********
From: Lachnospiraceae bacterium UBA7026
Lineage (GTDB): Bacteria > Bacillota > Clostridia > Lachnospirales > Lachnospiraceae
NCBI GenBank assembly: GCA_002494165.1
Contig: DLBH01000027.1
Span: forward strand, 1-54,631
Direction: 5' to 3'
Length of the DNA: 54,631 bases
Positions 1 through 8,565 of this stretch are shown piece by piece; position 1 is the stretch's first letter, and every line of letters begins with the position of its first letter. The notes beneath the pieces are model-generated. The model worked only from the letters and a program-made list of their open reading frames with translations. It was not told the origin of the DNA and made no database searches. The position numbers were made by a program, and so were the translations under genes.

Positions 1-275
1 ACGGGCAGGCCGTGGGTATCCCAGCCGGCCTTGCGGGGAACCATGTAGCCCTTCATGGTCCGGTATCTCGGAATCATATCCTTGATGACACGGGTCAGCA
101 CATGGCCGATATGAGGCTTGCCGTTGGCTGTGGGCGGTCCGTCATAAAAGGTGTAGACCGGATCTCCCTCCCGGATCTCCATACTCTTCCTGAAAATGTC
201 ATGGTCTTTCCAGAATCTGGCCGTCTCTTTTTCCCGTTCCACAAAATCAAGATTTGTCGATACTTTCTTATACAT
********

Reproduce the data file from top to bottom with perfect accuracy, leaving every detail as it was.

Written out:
From: Lachnospiraceae bacterium UBA7026
Lineage (GTDB): Bacteria > Bacillota > Clostridia > Lachnospirales > Lachnospiraceae
NCBI GenBank assembly: GCA_002494165.1
Contig: DLBH01000027.1
Span: forward strand, 1-54,631
Direction: 5' to 3'
Length of the DNA: 54,631 bases
Positions 1 through 8,565 of this stretch are shown piece by piece; position 1 is the stretch's first letter, and every line of letters begins with the position of its first letter. The notes beneath the pieces are model-generated. The model worked only from the letters and a program-made list of their open reading frames with translations. It was not told the origin of the DNA and made no database searches. The position numbers were made by a program, and so were the translations under genes.

Positions 1-275
1 ACGGGCAGGCCGTGGGTATCCCAGCCGGCCTTGCGGGGAACCATGTAGCCCTTCATGGTCCGGTATCTCGGAATCATATCCTTGATGACACGGGTCAGCA
101 CATGGCCGATATGAGGCTTGCCGTTGGCTGTGGGCGGTCCGTCATAAAAGGTGTAGACCGGATCTCCCTCCCGGATCTCCATACTCTTCCTGAAAATGTC
201 ATGGTCTTTCCAGAATCTGGCCGTCTCTTTTTCCCGTTCCACAAAATCAAGATTTGTCGATACTTTCTTATACAT